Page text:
Hebrews.

 

Activator:

History Question from USATest Prep.

Teaching Strategies:

Classnotes-

China also had civilization very early on.  Society developed along the Yellow and Yangtze Rivers.  In legend the first Chinese dynasty is the Xia dynasty which helped control the water in China.  The first known dynasty is the Shang dynasty.  Under the Shang, government was centralized with a strong bureaucracy.  Many influential belief systems developed under the Shang.

 

Although most Mesopotamians and early civilizations were polytheistic  (believed in many gods)  there were two major monotheistic (belief in one god) religions in the region.  The Israelites (or Hebrews) who believed in one God  (Yahweh) and the Persians who followed Zoroastrianism (universal god called Ahuramazda and good vs. evil).  The Hebrews had a series of laws called the Ten Commandments, and a sacred book called the Torah.  The Hebrew people did have a short lived kingdom, that was eventually conquered by the Babylonians.  Even though the Kingdom ended, religion held the Hebrew people together,

 

Students will be provided with two heads, one representing someone that represents a Hebrew and another that represents someone who believed in Zoroastrianism.  In each each head they must include the beliefs of each religion and what each thinks about other religions we have discussed. (Mesopotamians, Egyptians, etc.)

 

Summarizer:

Students will write their own multiple choice question related to toady’s content.  They will write 5-8 questions.  They will then trade with classmeates, if time allows.

Differentiation:

Creative assignment based on religion.

 

 

 

September 1 2017

Essential Question:

Standards:

d. Identify the Bantu migration patterns and contribution to settled agriculture.

 

Activator:

Students will brainstorm the following:  If people do not leave written records how can we find about their lives?  We will discuss.

Teaching Strategies:

Classnotes-

Africa was physically a very diverse place.  There were savannas (areas of dry grassland), tropical rain forests,  jungles, and deserts.  One of the key geographical features of Africa was the Sahara desert.  All of Africa south of the Sahara is known as sub-Saharan Africa, and included jungles, savannas, and rivers.  Travel across the Sahara, north to south, was very difficult.  A group called the Berbers helped carry goods across the Sahara, so even though the Sahara divided the continent it does not stop movement.  At any one time Africa has both highly developed societies and complex civilizations.  Africa’s diverse geography led to diverse cultures, societies, and developments.  Early Africans did not have a written language.  Much of what we know comes from stories, poems, and songs passed from one generation to another.  A language group called the Bantu peoples spread north to south and helped fill the African continent.  The Bantu people originally came from the Middle East and settled in West Africa, but later migrated over large parts of the African continent.  Bantu’s were hunter gatherers, but over time settled down into agricultural settlements, and became the basis for most future civilizations.  These Bantu peoples provided a common historic heritage to peoples all over Africa.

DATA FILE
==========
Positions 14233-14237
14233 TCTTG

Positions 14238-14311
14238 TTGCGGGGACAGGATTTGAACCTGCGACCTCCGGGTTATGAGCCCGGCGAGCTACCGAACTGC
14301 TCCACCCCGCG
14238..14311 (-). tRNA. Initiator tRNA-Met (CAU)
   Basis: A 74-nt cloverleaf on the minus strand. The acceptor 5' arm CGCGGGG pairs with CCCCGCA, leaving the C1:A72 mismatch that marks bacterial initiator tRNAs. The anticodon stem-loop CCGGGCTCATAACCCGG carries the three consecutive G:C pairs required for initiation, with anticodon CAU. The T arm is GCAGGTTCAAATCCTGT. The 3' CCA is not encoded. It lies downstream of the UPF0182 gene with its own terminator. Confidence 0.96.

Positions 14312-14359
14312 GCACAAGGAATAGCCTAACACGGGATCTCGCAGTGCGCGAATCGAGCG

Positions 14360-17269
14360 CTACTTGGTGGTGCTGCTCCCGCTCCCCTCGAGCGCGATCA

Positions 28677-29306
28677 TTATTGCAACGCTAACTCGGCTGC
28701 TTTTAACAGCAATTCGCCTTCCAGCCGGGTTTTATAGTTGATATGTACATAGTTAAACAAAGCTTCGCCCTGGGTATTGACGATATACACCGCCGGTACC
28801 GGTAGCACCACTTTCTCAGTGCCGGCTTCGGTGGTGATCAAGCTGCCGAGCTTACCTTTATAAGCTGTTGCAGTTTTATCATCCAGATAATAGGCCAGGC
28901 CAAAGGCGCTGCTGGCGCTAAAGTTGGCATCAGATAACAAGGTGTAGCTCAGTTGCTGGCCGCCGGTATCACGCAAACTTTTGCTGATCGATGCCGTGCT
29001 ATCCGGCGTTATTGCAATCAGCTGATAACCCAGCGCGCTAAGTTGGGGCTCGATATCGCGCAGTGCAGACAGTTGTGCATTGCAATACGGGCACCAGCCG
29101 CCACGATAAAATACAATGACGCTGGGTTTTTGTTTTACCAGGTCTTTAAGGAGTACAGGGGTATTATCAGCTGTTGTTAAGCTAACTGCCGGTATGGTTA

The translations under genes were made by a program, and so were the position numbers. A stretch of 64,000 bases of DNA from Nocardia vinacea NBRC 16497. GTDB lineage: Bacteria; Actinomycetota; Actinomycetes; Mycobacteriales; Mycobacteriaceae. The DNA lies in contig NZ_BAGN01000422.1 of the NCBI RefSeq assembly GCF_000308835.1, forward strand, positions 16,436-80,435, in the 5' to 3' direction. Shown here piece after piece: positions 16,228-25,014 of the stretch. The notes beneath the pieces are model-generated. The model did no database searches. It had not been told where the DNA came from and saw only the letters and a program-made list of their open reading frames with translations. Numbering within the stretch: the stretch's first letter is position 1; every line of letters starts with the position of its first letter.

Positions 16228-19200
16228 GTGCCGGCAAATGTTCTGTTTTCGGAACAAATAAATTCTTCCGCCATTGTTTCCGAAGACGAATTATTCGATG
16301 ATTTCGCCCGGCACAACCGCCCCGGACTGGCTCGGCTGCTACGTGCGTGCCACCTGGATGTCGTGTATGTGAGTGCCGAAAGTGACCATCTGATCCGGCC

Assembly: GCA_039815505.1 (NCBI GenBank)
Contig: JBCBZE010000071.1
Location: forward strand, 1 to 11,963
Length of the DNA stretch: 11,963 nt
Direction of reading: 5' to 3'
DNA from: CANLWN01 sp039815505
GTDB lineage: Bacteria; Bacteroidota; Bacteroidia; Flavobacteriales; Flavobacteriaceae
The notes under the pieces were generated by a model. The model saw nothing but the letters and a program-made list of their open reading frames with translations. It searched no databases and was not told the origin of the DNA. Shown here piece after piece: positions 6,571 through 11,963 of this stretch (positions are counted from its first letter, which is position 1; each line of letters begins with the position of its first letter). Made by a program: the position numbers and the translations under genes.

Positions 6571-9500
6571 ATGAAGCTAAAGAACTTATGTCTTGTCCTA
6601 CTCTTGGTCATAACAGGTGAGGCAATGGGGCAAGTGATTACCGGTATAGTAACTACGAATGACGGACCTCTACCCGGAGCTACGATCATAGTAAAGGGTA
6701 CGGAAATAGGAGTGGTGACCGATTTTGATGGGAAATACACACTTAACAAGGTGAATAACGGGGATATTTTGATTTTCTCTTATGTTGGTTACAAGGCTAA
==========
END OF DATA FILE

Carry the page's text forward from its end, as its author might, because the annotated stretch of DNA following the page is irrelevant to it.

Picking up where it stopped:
Half of the class will be provided the term archeology.  The other will be provided the term anthropology.  No matter what, students will be asked to do independent research, and how both helps us learn about people who don't leave written records.

Summarizer:

Students will be shown either a video or google earth images of important archeological findings.

Students will be reminded that they will have their first notebook check on the next week.

Differentiation:

Flexible grouping

Contact Us
Polk School District 612 South College St.
Cedartown, GA 30125
View Map & Directions
Phone: 770-748-3821
Fax: 770-748-5131
Translator     
Google-Translate-Chinese (Simplified) BETA Google-Translate-English to French Google-Translate-English to German Google-Translate-English to Italian Google-Translate-English to Japanese BETA Google-Translate-English to Korean BETA Google-Translate-English to Russian BETA Google-Translate-English to Spanish Google-Translate-English to Tagalog Google-Translate-English to Portuguese Google-Translate-English to Vietnamese